PCOS, or polycystic ovarian syndrome, is one of the most common hormonal disorders in women. According to the CDC, it affects about 5 million US women.
"One in ten women are diagnosed with PCOS and often it's not diagnosed or it's misdiagnosed." Tallene Hacatoryan is a registered dietician who specializes in helping women with PCOS. She knows firsthand, how difficult it can be to manage. "I was diagnosed with PCOS about 10 or 11 years ago, and I went through my own journey trying to reverse my symptoms, and it was quite the struggle."
She and her husband, personal trainer Sirak Kalaygian, are dedicated to helping women manage their PCOS. They have a successful podcast called A Cyster and her Mister, a monthly mentorship program called “the Cysterhood” - and multiple courses.
So what is PCOS? Hacatoryan says it's a hormone disorder that can cause elevated male hormones, irregular menstrual cycles, and ovarian cysts. Doctors usually diagnose women with it, if they have two of those three factors. When it comes to symptoms, Hacatoryan says they vary from “cystic acne, hair loss, ovarian cysts, weight gain, facial hair. The list goes on infertility issues and not being able to ovulate."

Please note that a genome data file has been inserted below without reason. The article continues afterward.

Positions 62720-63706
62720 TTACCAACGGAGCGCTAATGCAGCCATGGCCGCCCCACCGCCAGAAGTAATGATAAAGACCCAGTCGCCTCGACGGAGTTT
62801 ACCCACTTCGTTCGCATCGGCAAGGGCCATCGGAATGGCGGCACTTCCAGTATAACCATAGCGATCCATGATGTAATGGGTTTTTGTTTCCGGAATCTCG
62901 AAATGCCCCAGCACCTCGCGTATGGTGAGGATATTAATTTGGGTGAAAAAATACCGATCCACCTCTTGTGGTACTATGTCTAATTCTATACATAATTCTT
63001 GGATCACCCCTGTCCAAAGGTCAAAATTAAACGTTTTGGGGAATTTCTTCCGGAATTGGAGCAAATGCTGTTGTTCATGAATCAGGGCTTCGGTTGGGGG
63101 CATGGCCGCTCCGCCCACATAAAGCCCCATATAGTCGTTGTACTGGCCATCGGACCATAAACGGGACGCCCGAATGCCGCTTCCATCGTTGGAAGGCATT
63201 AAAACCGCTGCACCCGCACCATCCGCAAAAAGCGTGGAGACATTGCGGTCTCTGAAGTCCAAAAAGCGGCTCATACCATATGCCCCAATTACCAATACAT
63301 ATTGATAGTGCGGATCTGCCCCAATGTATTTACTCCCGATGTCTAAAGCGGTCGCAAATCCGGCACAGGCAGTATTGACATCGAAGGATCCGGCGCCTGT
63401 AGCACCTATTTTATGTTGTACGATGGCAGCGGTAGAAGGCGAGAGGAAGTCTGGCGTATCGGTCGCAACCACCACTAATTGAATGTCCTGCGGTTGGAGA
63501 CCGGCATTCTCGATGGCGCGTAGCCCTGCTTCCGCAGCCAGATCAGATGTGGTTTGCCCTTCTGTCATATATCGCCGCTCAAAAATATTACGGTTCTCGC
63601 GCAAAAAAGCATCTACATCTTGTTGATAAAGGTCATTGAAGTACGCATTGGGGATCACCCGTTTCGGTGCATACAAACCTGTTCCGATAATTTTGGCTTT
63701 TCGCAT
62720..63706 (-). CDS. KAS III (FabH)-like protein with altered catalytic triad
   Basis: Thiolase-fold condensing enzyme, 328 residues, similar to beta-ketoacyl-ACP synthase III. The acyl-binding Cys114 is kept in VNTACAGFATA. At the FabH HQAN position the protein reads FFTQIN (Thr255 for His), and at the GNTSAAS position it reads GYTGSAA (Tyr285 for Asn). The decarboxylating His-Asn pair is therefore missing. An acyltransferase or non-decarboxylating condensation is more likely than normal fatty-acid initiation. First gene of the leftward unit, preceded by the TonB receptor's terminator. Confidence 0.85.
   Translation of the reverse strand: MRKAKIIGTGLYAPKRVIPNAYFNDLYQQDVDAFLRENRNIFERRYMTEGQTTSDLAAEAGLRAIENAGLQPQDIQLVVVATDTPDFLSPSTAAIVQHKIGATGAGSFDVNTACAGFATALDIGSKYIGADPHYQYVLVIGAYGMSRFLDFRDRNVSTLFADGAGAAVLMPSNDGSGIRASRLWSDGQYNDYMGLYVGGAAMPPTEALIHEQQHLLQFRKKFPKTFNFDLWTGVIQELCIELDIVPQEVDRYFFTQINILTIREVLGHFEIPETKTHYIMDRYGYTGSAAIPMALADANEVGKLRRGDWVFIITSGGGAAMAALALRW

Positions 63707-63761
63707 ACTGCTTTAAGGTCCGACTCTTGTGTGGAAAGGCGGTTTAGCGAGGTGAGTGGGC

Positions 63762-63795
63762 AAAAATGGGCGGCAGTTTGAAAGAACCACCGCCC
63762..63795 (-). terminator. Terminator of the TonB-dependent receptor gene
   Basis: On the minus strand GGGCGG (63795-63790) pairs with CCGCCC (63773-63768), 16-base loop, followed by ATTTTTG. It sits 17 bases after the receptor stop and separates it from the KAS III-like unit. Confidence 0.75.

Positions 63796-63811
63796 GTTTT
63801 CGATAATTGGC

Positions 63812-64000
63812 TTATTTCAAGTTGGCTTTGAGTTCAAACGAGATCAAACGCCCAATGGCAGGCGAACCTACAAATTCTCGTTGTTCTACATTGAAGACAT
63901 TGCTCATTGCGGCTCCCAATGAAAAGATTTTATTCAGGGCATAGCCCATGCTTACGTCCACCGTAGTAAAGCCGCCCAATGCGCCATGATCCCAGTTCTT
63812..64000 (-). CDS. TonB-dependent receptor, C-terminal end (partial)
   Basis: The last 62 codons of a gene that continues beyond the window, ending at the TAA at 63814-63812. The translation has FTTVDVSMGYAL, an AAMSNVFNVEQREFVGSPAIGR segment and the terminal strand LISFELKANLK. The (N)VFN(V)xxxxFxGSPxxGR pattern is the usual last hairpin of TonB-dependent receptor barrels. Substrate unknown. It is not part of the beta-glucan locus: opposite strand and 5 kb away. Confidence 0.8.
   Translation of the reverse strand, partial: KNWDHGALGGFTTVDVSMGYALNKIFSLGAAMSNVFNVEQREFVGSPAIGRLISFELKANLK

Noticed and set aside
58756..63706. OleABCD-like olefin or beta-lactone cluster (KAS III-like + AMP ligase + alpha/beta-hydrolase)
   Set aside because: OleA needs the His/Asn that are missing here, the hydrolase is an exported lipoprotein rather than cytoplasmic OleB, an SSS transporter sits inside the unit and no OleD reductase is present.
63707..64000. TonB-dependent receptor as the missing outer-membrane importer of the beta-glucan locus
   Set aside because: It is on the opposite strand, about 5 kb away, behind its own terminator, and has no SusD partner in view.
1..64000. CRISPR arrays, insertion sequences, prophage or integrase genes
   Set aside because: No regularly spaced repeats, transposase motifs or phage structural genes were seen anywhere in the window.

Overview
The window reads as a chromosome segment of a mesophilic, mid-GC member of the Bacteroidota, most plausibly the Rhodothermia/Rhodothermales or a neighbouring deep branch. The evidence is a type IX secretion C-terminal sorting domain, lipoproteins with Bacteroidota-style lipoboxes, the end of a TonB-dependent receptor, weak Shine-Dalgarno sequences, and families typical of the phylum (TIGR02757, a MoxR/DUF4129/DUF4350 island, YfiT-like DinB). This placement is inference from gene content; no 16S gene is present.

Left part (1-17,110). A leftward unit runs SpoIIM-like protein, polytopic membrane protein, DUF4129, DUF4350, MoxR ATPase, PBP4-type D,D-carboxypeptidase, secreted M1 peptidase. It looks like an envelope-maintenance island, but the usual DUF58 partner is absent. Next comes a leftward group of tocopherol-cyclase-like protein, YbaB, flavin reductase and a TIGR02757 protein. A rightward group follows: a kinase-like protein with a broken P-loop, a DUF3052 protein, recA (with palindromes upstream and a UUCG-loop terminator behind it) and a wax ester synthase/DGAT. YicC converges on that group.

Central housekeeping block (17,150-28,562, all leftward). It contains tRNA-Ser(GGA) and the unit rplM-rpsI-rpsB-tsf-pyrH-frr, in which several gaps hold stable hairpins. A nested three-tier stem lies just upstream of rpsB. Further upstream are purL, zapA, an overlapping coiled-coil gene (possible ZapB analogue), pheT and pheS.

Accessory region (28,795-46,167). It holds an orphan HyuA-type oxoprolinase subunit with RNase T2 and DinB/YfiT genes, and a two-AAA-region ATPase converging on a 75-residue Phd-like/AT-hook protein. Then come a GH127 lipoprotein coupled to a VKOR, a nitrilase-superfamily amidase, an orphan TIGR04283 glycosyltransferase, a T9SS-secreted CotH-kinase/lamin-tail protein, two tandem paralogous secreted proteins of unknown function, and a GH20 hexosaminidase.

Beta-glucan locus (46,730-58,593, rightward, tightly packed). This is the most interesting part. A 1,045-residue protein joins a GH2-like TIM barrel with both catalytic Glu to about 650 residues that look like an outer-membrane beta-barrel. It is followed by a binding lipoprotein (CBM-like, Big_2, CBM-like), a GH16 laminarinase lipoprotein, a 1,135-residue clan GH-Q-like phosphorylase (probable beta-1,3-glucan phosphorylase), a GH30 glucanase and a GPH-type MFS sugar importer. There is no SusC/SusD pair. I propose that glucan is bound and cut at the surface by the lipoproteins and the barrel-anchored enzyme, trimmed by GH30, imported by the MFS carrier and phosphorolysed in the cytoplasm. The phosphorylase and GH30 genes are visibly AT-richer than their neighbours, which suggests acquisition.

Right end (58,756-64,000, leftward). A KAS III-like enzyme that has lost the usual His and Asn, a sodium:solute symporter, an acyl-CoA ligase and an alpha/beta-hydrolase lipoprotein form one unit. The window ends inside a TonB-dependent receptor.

Kalaygian, who now focuses on helping their clients lose weight, says there are four common root causes of PCOS. Inflammation, insulin-resistance, adrenal issues, and hormonal birth control, with roughly 70-80 percent of women having insulin-resistance.
According to Kalaygian, "you can have multiple of those root causes or a combination, which can of course make it more difficult."
Hacatoryan adds that "a lot of women who are diagnosed feel like they're not in control of their bodies anymore, and this thing has taken over them, and we should be empowering women to take back control of their bodies because there's lots you can do once you understand the root causes of your PCOS."
Many women with PCOS are told to take birth control to regulate symptoms. But, Hacatoryan says you can also approach it more holistically. In fact, she reversed her own symptoms by sticking to a gluten and dairy free diet, changing the way she exercises and managing her stress.
"I feel like my journey is an example of someone who had all of the PCOS types, and you know managed it effectively."